The Mentor (Necessary Lies Book 1)(2)

By: Alison Ryan

I shook my head. I wouldn’t make her do that. I was old enough to handle this.

“No,” I said. “I can handle it. Where is he?”

“Tahoe,” she said. “He died at his home in Tahoe.”

“He has so many homes, I lose track,” I said. “I haven’t been to the Tahoe one before.”

“Well, I hate that your first visit has to be like this,” Aunt Beth said. I could hear her exhaling. She was smoking a cigarette. Normally I would lambast her for it, but I didn’t have it in me at the moment.

“He died at his house?” I asked. “Heart attack?”

“Maybe,” she said. “I wish I knew more, but I don’t, baby. But I have a number for you to call. You have a pen?”

“No, I’m outside my classroom, my pen and paper are inside,” I replied. “Just text it to me.”

“Okay,” she said. “I’m so sorry, Cami. This isn’t right.”

“It’s okay,” I said, now ready for the conversation to be over. “I’ll be fine.”

I sat for a long while, just staring. There was a chip in the floor a few feet in front of where I sat. I’d probably walked over it a thousand times or more during my four years at UVA, but I’d never before noticed it. How could it have happened, I wondered? I just stared at it a long while, thinking about how it was probably here before I ever arrived from Choate and how it would be here long after and never miss me for a moment. That it would go on being walked over by Wahoos in perpetuity, no matter how many mothers and fathers died. The world was still spinning, professors were still droning on, students were still fighting to stay awake. Nothing had changed. Yet everything was different. Because after I knew, nothing would ever be the same.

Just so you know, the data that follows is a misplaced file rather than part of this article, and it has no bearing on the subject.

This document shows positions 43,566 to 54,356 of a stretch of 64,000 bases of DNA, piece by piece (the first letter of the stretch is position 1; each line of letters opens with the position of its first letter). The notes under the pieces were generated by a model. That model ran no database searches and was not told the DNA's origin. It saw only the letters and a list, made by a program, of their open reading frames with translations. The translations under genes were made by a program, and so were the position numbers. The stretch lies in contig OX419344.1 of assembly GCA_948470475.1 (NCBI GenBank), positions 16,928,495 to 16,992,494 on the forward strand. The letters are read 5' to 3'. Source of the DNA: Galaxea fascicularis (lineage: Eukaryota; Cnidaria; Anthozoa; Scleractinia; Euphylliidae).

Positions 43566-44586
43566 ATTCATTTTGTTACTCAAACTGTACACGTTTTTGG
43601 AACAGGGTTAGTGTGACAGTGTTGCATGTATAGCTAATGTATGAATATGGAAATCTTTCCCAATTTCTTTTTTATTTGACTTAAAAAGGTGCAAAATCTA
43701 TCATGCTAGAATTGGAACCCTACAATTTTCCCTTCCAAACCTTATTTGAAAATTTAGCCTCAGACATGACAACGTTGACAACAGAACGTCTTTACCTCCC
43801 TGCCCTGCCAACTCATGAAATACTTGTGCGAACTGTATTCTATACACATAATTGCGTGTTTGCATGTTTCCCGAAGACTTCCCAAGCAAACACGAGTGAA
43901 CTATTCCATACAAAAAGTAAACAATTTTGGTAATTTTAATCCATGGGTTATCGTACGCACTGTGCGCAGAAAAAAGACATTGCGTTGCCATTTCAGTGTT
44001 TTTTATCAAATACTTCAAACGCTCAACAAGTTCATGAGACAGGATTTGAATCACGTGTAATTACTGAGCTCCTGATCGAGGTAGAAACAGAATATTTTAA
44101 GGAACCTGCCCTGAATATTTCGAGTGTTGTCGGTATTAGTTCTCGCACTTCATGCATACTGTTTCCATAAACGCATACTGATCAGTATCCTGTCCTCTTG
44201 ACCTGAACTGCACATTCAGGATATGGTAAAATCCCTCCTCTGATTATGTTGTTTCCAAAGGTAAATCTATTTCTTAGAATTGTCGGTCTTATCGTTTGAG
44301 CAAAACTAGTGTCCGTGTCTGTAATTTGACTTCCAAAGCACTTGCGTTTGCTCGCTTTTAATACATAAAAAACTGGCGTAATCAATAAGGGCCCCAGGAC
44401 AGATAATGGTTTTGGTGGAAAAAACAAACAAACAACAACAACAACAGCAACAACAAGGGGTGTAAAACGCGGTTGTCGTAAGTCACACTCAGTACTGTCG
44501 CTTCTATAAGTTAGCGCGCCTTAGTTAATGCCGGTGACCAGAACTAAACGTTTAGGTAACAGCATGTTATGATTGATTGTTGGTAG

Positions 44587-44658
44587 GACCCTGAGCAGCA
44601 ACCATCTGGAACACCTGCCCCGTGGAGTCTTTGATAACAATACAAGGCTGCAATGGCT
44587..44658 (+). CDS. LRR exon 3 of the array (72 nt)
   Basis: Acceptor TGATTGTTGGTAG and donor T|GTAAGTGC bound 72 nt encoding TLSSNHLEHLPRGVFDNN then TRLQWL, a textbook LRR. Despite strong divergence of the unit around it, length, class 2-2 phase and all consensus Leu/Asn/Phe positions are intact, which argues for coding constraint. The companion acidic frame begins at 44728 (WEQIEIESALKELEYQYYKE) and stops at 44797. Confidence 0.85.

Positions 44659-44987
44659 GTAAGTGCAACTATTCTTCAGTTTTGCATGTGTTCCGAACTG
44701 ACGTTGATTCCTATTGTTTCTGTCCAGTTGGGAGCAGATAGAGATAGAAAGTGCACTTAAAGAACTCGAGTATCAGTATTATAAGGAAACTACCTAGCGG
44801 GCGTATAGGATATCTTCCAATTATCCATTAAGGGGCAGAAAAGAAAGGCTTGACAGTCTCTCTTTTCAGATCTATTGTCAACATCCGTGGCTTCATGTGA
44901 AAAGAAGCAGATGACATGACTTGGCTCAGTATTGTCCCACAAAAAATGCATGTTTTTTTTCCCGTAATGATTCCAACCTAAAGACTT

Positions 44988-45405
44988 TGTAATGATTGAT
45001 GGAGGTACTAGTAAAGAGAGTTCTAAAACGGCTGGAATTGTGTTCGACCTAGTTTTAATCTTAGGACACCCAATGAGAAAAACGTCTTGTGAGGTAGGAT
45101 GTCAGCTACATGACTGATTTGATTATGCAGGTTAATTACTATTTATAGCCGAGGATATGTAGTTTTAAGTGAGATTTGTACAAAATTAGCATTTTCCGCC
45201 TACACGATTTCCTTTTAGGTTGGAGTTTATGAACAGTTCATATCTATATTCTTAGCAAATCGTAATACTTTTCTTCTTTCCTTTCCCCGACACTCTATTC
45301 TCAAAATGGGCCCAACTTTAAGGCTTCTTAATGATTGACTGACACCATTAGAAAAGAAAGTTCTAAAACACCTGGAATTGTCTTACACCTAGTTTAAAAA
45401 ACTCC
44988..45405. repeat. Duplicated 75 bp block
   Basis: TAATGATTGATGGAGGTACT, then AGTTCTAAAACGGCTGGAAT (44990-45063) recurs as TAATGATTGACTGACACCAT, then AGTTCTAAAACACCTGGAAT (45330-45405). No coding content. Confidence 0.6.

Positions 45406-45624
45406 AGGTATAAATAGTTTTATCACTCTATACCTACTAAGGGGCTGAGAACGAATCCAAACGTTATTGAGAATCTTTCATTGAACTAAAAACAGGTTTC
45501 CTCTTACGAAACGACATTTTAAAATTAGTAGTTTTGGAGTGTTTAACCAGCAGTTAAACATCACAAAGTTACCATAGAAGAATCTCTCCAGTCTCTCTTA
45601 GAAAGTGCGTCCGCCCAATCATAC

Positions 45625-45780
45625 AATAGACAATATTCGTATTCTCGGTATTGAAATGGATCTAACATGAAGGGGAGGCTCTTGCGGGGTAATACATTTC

I’d slipped back into class, my professor staring me down, clearly unhappy about how long I’d been gone.

He’s going to feel like such an asshole when I tell him why, I thought.

Twenty minutes later when class was finished, I explained what had happened. And I was right, his haughtiness immediately turned to sympathy.

“You’ll need to talk to the dean. Make sure they get you withdrawn from your classes since you’ll be gone the rest of the semester,” he said.

I looked at him, confused, “Why would I need to withdraw? I’ll be gone a week max.”

He looked at me, clearly befuddled. “I just assumed you’d need time to grieve…”

“My father wouldn’t want me to dwell on this,” I explained. “And it’s my last semester. I graduate in May.” It was the end of January. The semester had just begun. There was no way I was withdrawing from school. Not that I wasn’t sad about my father, but what would missing school accomplish? It wouldn’t bring him back.

If only.

“Well,” he replied. “I can get your coursework together and email it to you later during my office hours.”

“I would appreciate that,” I said, slinging my bag over my shoulder. “Thank you.”

“And I’m sorry for your loss, Miss Hunt,” he said.

I was already walking away when he said it. I didn’t bother looking back. The tears had started, finally. No need for him to see them.


As a 4th year at UVA, I was fortunate enough to have a dorm room to myself. My roommate from fall semester was traveling abroad. Her side of the room was where I piled all my dirty laundry.

As soon as I was in my room I was able to let go a little bit, emotionally. I lay in my bed for a while, staring at the ceiling, tears sliding down the sides of my face and into my long, now tangled, hair.

“What happened?” I said out loud to no one. “I barely got to know you at all. And now you’re dead?”

I looked at my phone. Aunt Beth had texted me the name and number of the contact at Dad’s firm.

NOLAN WESTON 202-555-7895

I sat up. I guessed I should call him. I wasn’t in the mood for it, but I needed to at least know the details of what had happened. And figure out what my next move was. If I was going to miss school, I needed to figure out how long I’d be away so I could email my professors and my adviser. I dialed.